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Retailers should expect a 'choppy' back-to-school season amid COVID-19

Alicja Siekierska
·3 mins read
FILE - Back-to-school supplies await shoppers at a store on Saturday, July 11, 2020, in Marlborough, Mass.  The pandemic has dragged into the new school year and wreaked havoc on reopening plans. That has extended to the back-to-school shopping season, the second most important period for retailers behind the holidays.  (AP Photo/Bill Sikes, File)
FILE - Back-to-school supplies await shoppers at a store on Saturday, July 11, 2020, in Marlborough, Mass. The pandemic has dragged into the new school year and wreaked havoc on reopening plans. That has extended to the back-to-school shopping season, the second most important period for retailers behind the holidays. (AP Photo/Bill Sikes, File)

Analysts expect the back to school shopping season will be choppy and delayed this year, as parents grapple with school re-openings and the economic impact of the coronavirus pandemic, but that the right product mix will help some companies through the uncertainty.

Back to school shopping, which typically kicks off as early as July, is a key event for many retailers, particularly those in the apparel and office supply categories.

Ike Boruchow, a senior retail analyst with Wells Fargo Securities, said in a note to clients this week that a stalled retail recovery and uncertainty around school re-openings has resulted in a delayed shopping period and shifting demand.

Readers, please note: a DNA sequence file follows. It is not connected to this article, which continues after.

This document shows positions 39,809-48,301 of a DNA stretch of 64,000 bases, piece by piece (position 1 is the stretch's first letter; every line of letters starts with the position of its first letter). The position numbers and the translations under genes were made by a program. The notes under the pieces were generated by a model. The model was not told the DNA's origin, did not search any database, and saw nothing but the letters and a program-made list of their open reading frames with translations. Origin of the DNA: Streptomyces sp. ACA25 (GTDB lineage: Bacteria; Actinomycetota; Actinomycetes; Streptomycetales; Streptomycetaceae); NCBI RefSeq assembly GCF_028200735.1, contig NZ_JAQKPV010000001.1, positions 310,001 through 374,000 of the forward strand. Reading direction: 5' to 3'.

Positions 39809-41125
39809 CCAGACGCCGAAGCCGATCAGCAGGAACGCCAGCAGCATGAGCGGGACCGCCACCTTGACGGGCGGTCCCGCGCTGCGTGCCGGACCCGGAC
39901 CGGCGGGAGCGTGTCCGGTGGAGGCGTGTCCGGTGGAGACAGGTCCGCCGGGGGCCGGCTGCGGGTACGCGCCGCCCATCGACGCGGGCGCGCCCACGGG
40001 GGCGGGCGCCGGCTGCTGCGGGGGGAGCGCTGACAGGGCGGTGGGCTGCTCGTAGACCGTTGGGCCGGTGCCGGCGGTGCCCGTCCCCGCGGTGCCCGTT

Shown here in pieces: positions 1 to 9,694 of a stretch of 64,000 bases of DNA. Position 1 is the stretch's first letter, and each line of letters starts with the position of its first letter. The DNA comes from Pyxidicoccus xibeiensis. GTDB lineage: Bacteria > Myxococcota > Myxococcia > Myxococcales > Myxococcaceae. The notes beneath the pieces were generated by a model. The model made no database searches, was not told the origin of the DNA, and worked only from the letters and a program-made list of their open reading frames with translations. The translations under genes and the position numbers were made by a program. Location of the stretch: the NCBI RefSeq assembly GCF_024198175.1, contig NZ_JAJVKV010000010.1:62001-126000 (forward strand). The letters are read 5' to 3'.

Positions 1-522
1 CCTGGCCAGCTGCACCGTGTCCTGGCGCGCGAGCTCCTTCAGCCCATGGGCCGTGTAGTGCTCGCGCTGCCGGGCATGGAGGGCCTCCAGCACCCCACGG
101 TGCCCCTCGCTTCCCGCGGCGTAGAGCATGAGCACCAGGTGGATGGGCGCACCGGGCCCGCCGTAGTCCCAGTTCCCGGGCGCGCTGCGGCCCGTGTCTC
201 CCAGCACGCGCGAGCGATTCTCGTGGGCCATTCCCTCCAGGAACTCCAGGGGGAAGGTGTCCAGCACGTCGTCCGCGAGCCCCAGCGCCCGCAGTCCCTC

“For companies that rely heavily on kids apparel sales or kids apparel as a traffic driver to other purchases, a choppy back to school season could be a significant hit to their full-year results,” Boruchow wrote.

“With some families still undecided as to how their children will learn this fall, and many school districts still figuring out if and how to re-open their doors to students safely, the traditional back to school shopping timeline may be delayed and traditional back to school wallet share may shift.”

For Staples Canada, back-to-school is one of the top sales events of the year, chief executive David Boone said in an interview. He said the company had surveyed parents about their needs, shifting their product lineup to meet them. So far, Staples Canada has seen demand grow for personal protective equipment and technology services versus previous years.

“There’s definitely been a shift towards more online shopping and a shift towards products that are part of the new reality of how education is going to operate in Canada,” he said.

“Clearly we’ve had to pivot in terms of the products and services and pace with which we can provide them.”

But some retailers will struggle, said Bruce Winder, a retail analyst who recently wrote a book about the impact of COVID-19 on the industry.

“For many retailers, back to school is an incredibly important event. This year it has a lot of uncertainty because of COVID-19 and the state of the economy,” he said.

Winder expects apparel retailers, particularly those in the higher-end category, will suffer in the back to school season as shoppers shift towards discount retailers instead.

“Anything that’s discretionary like that will not see an uptick in sales,” he said.

“The big uptick you’ll see is in devices and electronics, and personal protective equipment. You’re going to see a downtick in apparel.”

A Deloitte survey conducted earlier this summer found that back to school spending will likely remain flat this year. The survey found that spending on technology products such as personal computers and tablets will increase by 28 per cent when compared to last year, while spending on clothing and traditional school supplies will drop by 17 per cent.

Winder says retailers that offer personal protective equipment and technology products in high-demand should focus on aggressive marketing and getting the products out in front of the customer.

“In the meantime, you’re going to have to ride this out and hope that things are better for the fall,” he said.

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